First CCE MathWorks Research Prize Awarded to Mojtaba Forghani Oozroody

We’re pleased to announce Computational Science and Engineering (CSE) PhD student Mojtaba Forghani Oozroody has been selected as the inaugural winner of the MIT Center for Computational Engineering MathWorks Prize for Outstanding Doctoral Research, Computational Science and Engineering Program, 2018. Mojtaba is a student in the Department of Mechanical Engineering working with Professor Nicolas Hadjiconstantinou a problem involving multiscale computation, inverse problem solution and optimization.

A brief abstract of Mojtaba’s work is included below:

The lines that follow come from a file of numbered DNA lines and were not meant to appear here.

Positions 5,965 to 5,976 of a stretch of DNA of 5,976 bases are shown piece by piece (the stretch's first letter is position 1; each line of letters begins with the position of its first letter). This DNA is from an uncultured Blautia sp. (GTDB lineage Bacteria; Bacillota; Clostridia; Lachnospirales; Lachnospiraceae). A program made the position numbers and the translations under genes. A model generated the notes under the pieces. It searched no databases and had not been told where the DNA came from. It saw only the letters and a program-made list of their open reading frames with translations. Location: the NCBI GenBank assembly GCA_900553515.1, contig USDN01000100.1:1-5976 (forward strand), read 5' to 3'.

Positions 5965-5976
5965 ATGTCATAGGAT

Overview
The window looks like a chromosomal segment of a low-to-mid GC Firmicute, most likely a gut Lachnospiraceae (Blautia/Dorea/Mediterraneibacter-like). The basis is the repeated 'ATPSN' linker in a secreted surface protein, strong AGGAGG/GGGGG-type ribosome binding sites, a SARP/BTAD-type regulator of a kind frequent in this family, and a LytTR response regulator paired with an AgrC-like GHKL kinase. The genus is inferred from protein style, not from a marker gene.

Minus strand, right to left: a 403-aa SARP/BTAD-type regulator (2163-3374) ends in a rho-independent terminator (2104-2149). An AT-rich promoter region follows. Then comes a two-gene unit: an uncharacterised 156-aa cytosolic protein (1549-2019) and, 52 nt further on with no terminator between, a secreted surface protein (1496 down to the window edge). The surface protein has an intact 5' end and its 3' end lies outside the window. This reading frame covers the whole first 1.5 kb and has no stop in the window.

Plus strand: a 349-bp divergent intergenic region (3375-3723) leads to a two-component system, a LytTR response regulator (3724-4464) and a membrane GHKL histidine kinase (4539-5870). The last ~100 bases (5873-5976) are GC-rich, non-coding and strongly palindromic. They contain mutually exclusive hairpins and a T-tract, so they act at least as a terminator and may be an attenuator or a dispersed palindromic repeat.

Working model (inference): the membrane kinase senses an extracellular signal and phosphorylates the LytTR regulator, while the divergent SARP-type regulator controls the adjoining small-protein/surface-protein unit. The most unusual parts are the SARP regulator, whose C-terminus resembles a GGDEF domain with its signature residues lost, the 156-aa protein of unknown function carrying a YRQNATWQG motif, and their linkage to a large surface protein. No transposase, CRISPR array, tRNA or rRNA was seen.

Micro/nano-scale solid-state heat transfer plays an important role in a number of important applications of practical interest‎, ‎such as the design and fabrication of nano-electronic devices‎, ‎thermoelectric materials, ‎biosensors‎, ‎drug delivery systems‎, ‎etc‎. ‎At the same time‎, ‎modeling nanoscale heat transfer presents a number of scientific challenges‎, ‎primarily because the convenient macroscopic description based on the Fourier heat conduction equation is no longer valid at these scales‎. ‎As a result‎, ‎alternative‎, ‎higher fidelity descriptions have been developed‎. ‎In order to capture the effects neglected by the Fourier description‎, ‎these models treat matter at the sub-continuum level (e.g‎. ‎molecular‎, ‎coarse-grained molecular‎, ‎kinetic) and thus require knowledge of material properties at a finer level than the continuum‎. ‎While these properties can‎, ‎in principle‎, ‎be predicted using computational methods such as density functional theory (DFT) and molecular dynamics (MD)‎, ‎due to the high computational cost of these approaches and the approximations associated with their potential energy surface (PES) functions‎, ‎experimental approaches remain very valuable‎. ‎However‎, ‎the inverse problem of extracting these material properties from so called thermal spectroscopy experiments ‎(TSEs) remains an open problem.‎ ‎We have developed mathematical/computational formulations that provide solutions to the inverse problem of extracting this sub-continuum information through an optimization framework which aims at minimizing the discrepancies between the theoretical prediction of thermal behavior based on Monte Carlo (MC) simulations of the Boltzmann transport equation (BTE) and TSEs, ‎which record the thermal response of the material of interest to some judiciously chosen thermal excitation‎